An increasingly talked about area in sports science in regards to load management is the acute to chronic training load ratio. Traditional load management models centre around the increase in training load from week to week. In the running world you often hear about the 10 percent rule talked about, which basically means that we don’t want to increase our training load by more than 10% each week.
The alternative to that model which has increasing sport science support is the acute to chronic training load ratio. Acute load basically refers to a period of a week . Chronic load generally refers to a 4 week period, generally calculated on a 28 day rolling average of load.
The acute:chronic ratio is calculated by taking the acute load and dividing it by chronic load. Most sport science literature tells us that a acute:chronic ratio of less than 1.2 is ideal for minimising injury risk. In other words as long as our load for the week is not 20% more than our load over the past four weeks then we are minimising our injury risk.
Here’s an example based on calculating load from mileage (which isn’t the best way, i’ll explain why later). If four weeks of running training look like this: Week 1: 40km, Week 2: 45km, Week 3: 50km, Week 55km, Week 4: 60km. In this example our chronic load is 47.5km, our week 4 or acute load is 60km, therefore our acute:chronic ratio is 1.26. In other words we are at increased injury risk.
An element of load that a lot of people, particularly endurance athletes fail to consider is intensity. It’s very easy to just add up the mileage and see how many kms per week you do. However intensity is a key variable that needs to be included in the training load calculation.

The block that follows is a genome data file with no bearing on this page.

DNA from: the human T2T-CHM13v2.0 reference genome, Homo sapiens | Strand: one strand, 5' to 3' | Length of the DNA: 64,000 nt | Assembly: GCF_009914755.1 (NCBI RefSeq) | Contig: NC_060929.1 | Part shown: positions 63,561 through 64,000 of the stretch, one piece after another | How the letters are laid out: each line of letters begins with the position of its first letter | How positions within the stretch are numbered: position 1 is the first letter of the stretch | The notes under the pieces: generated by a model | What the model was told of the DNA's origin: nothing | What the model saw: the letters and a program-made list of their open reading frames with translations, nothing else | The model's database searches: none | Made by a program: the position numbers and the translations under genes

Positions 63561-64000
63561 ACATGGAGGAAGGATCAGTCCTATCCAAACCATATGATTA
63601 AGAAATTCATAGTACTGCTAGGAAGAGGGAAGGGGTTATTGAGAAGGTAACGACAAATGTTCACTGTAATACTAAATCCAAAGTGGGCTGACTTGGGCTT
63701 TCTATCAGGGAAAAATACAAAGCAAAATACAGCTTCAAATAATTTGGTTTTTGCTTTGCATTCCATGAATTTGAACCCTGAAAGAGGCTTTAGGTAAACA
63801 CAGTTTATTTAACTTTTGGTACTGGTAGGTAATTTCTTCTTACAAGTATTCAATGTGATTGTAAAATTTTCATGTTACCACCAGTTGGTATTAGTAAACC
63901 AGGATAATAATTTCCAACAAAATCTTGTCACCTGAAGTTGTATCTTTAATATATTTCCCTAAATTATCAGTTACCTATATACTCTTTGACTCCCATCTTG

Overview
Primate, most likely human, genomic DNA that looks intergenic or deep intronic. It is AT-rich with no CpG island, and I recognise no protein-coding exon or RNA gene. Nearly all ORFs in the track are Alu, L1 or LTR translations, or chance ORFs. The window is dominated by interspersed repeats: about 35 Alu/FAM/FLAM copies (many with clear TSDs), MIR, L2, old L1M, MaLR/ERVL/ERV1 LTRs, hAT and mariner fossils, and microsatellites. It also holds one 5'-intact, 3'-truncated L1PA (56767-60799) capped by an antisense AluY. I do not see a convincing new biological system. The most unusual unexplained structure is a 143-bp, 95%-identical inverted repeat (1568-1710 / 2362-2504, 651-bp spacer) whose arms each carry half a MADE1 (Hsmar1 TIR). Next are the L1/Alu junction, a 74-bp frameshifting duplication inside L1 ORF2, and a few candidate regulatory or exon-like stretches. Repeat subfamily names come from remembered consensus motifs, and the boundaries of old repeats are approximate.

When you have an easy week and run 5 runs all at 4/10 exertion for a cumulative mileage of 50km then the actual training load is going to be very different than if you do 4 of these runs at 8/10 exertion for a total milage of 50km.
The most common way to calculate training load is to take the duration (time) of the session and multiple by the exertion level (perceived intensity out of 10). Therefore if you train for 30mins at 8/10 exertion level then then the training load would be 30 x 8 = 240 units.
So that’s the theory behind the acute:chronic training load, but what does this tell us about our training?
We need to carefully consider how we respond to time away from training due to sickness or injury and start back gradually. When we race and have a taper period plus a rest period after the race this will usually decrease our chronic load and again means we have to be conservative when starting back.
I understand that this article is a little rich on science, and normally I try to simplify things however the more endurance athletes and injuries I see most of them can be prevented by appropriate load management.
The thing to be aware of is that people don’t necessarily get injured because of high training load but it is quite often things that cause a drop in chronic load like competition, illness, injury etc that then leads to the acute load becoming too high and then leading to injury.